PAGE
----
Author

Nour Yahfoufi

Date of Award

2-2014

Document Type

Thesis

Degree Name

Master of Science in Medical Sciences (MSMS)

Department

Medical Microbiology and Immunology

First Advisor

Tibor Pal MD, PhD

Second Advisor

Bassam Ali PhD

Third Advisor

Agnes Sonnevend MD, PhD

Abstract

The emergence and global spread of carbapenem resistant Enterobacteriaceae is alarming world-wide phenomenon that also affects the Middle East due to limited treatment options for such infections and their common association with high level of fatality. The most important mechanism of such resistance is caused by the production of various carbapenemase enzymes. In the Arabian Peninsula, so far, NDM and OXA48-like carbapenemases have been reported, while elsewhere other enzymes, e.g. VIM, IMP and KPC are also commonly found. Our aim was to systematically look for the VIM-type carbapenemases among local isolates and to characterize their genetic background.

Initially, screening isolates from Abu Dhabi hospitals, we identified a single Enterobacter cloaceae strain carrying the VIM-4 allele. This was the first such isolate ever reported from the peninsula. Subsequently, investigating isolates from Kuwait, Saudi Arabia, Oman and the UAE, we identified a further 11 isolates, one E. cloaceae from Saudi Arabia, two from Oman, one from Kuwait and also one Escherichia coli from this country. Besides these, the latter country also provided six Klebsiella pneumonia isolates. All strains produiced the VIM-4 variant of the enzyme as determined by the sequencing of their genes. In all cases, the gene was located on plasmids of varying sizes, either non-typable or belonging to the IncA/C group; most of them were conjugative and they commonly harbored other Β-lactamase genes, such as CTX-M or CMY-4. In all strains the VIM-4 gene was located within a class I integrin – with some variations between the gene casettes present – similar to strains previously identified in North Africa and Italy, suggesting the possibility of spread. Clonal typing revealed that the relatively high incidence of VIM-producer Enterobacteriaceae encountered in Kuwait was not due to the spread of a particular clone, but most probably was the result of the transfer of an IncA/C plasmid, co-harboring blaVIM-4 and blaCMY-4, into Klebsiella pneumonia and E. coli.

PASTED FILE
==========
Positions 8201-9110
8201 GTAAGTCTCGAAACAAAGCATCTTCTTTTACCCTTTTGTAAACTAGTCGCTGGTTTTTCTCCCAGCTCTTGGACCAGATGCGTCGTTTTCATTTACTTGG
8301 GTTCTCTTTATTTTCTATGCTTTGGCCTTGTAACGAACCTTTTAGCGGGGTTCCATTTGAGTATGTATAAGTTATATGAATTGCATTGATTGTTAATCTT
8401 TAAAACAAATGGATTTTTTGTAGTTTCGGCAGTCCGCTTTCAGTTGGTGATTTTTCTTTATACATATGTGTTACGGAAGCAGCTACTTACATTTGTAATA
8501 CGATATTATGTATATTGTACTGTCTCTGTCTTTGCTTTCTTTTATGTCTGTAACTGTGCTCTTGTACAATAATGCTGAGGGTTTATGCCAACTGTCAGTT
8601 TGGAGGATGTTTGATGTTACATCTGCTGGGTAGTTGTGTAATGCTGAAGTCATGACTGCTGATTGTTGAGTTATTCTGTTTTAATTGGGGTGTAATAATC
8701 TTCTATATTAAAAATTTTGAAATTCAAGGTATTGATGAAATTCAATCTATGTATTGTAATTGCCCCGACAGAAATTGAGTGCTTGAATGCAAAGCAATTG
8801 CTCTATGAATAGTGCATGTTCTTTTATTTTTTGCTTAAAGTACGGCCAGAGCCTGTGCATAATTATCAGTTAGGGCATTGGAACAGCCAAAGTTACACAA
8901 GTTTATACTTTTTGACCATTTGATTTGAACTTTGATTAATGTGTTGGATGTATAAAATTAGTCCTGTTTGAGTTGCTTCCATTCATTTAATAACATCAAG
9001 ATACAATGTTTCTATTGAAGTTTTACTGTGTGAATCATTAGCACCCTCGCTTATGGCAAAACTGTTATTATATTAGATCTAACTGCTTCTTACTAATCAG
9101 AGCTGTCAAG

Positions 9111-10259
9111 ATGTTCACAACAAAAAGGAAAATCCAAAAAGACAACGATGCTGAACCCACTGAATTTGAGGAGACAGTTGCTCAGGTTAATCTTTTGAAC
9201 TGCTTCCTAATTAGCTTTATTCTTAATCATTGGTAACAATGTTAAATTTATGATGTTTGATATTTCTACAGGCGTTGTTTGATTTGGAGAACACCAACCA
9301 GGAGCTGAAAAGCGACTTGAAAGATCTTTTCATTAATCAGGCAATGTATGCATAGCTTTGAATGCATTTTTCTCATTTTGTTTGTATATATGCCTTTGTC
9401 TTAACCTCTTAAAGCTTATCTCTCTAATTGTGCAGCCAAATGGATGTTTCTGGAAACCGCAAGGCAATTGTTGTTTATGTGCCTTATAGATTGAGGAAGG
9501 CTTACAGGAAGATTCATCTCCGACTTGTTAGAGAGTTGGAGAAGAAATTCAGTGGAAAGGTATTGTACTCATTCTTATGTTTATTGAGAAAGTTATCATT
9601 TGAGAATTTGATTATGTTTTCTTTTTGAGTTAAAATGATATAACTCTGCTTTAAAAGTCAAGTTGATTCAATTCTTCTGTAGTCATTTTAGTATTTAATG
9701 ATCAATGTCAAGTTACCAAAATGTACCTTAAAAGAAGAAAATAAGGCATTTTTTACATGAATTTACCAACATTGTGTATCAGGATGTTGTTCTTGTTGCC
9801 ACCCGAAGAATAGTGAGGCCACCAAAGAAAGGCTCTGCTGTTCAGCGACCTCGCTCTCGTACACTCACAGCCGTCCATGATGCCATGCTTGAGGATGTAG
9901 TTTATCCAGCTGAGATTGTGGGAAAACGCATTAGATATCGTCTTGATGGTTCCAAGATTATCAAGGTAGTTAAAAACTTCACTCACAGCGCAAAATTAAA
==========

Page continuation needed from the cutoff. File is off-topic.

Our data show that, beyond NDM and OXA-48-like, VIM type carbapenemases are the third most common isolates in the Arabian Peninsula. Further investigation is needed to monitor the spread of clones and genes in the region.

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